Interruptable Time - some notes
By Lady Lazarus on January 09, 2014
For the eighth time this evening, I’ve had to stop what I was doing and fish legos out of my dog’s mouth. Before that, I was folding laundry and had to stop every third shirt to play with him. Before that, I had my entire to-do list for my day at work upended by a crisis that ended up revealing itself as nonsense. And hourly phone calls during which, I swear, other people called (never when I put the phone down, only when I was on it!). My email noise went off so much I gret uneasy when ten quiet minutes went by. Before that, I didn’t get to sit and have my coffee, or select a nicer outfit, or do anything with my hair - the dog had to go out and be walked for a half hour, and I had already slept late.
There is not a single thing I have done today, aside from going to the bathroom, that has not been interrupted. Not a one. And even now, my husband is texting me on his break at work. I have literally not had a single hour to myself to accomplish something from start to end.
This is life, of course. But it’s fascinating to me. When my husband retreats to his art room during his free time, the dog leaves him alone. The phone goes unanswered. The housework doesn't seem to loom on the edges of his vision. Almost nothing interrupts him. But i’m always working in shifts and segments. Fifteen minutes here, thirty there. I peck at projects like a magpie. Sometimes this works for me, but there are days it angers me.
It feels like my time is always interruptable. My time, my priorities, and my autonomy are all limited and sometimes this gets to me.
At work, I have to be interrupted. I get it, it’s part of the job. So I won’t complain too much about that, save to say that email is the worst thing for productivity ever. And I’m pro-tech! I truly believe we need correspondence hours at the office. Perhaps every other hour we tend ot email, then close the client and do other things for the next hour. The instantaneous communication is addicting. Not to mention you have to remember who gets offended at a delayed response (because of course I’m just eating bon bons and watching soaps all day! Those old 50s secretary stereotypes - TOTALLY TRUE!)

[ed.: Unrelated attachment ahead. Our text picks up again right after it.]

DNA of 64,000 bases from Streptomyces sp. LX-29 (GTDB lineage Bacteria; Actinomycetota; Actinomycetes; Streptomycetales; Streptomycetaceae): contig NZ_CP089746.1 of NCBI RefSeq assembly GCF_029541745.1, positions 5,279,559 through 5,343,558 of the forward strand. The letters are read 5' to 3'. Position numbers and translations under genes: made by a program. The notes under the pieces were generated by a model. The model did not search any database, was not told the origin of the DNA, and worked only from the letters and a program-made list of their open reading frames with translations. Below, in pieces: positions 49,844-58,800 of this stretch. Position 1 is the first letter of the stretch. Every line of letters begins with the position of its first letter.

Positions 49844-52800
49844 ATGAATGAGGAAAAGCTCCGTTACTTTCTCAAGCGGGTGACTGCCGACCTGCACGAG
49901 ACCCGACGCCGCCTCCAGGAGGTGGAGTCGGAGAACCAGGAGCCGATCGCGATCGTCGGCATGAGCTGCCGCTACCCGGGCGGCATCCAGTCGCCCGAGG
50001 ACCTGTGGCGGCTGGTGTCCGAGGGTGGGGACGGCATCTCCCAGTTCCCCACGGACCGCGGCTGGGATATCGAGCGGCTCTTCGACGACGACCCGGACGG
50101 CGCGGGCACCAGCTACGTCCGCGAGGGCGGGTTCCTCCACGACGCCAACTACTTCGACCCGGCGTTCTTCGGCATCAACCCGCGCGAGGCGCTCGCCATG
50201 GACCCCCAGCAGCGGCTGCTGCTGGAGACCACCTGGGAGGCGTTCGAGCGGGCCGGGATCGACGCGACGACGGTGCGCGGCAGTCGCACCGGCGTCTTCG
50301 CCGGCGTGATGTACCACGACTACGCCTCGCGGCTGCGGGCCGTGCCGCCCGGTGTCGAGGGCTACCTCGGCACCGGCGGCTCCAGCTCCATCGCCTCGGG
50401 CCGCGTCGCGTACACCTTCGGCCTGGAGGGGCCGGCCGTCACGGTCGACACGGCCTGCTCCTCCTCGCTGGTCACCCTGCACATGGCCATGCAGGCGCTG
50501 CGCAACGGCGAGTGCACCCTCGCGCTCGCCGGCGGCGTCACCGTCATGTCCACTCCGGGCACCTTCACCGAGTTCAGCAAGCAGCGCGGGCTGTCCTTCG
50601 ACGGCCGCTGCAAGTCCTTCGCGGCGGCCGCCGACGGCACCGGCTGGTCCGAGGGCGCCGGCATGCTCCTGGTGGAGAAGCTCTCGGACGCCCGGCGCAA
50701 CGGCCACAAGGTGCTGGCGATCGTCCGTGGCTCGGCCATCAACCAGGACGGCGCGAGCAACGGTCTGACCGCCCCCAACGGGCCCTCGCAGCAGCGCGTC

At home, however, I do resent the interruptions. For instance, I love Mr Lazarus dearly, but he doesn’t work in an office and can’t quite get the constant “on” and fractured attention I’m obliged to have. So sometimes I grouch at him when I’m busy and he asks me something, or makes a lot of noise (since I always have half an ear trained on everyone around me - thank you office culture!) when I’m trying to work on something at home. The interruptable nature of my time means that even though I have big chunks of “free” time after work, and on the weekends, I have far less productive time than he does. I can’t help it, I get resentful, I get cranky. Sometimes I even get angry because I do creative work too, and with very little time to do it in.
We’ve since become more evenhanded with the household tasks, which means less demands on me. And I’ve become strict about letting the dishes/laundry/pile of papers wait when I’m on a roll. I ask myself “Is it really necessary to interrupt myself to do this?” and “how urgent is this really?” Many times - not a majority but a substantial minority, I find that I can ignore what I think it about to interrupt me (the email, the dishes, the dust on the counter).
This makes me wonder, how much of this am I doing to myself? When home, am I being interrupted as much as I think I am, or am I still “on”, on purpose? Am I over-tasking because I’m still antsy after work? Or am I using the “GOD, fine, just sit there, I’LL do the dishes AGAIN” to prevent myself from writing or making something when I feel insecure. It’s not all in my head, but it’s worth questioning.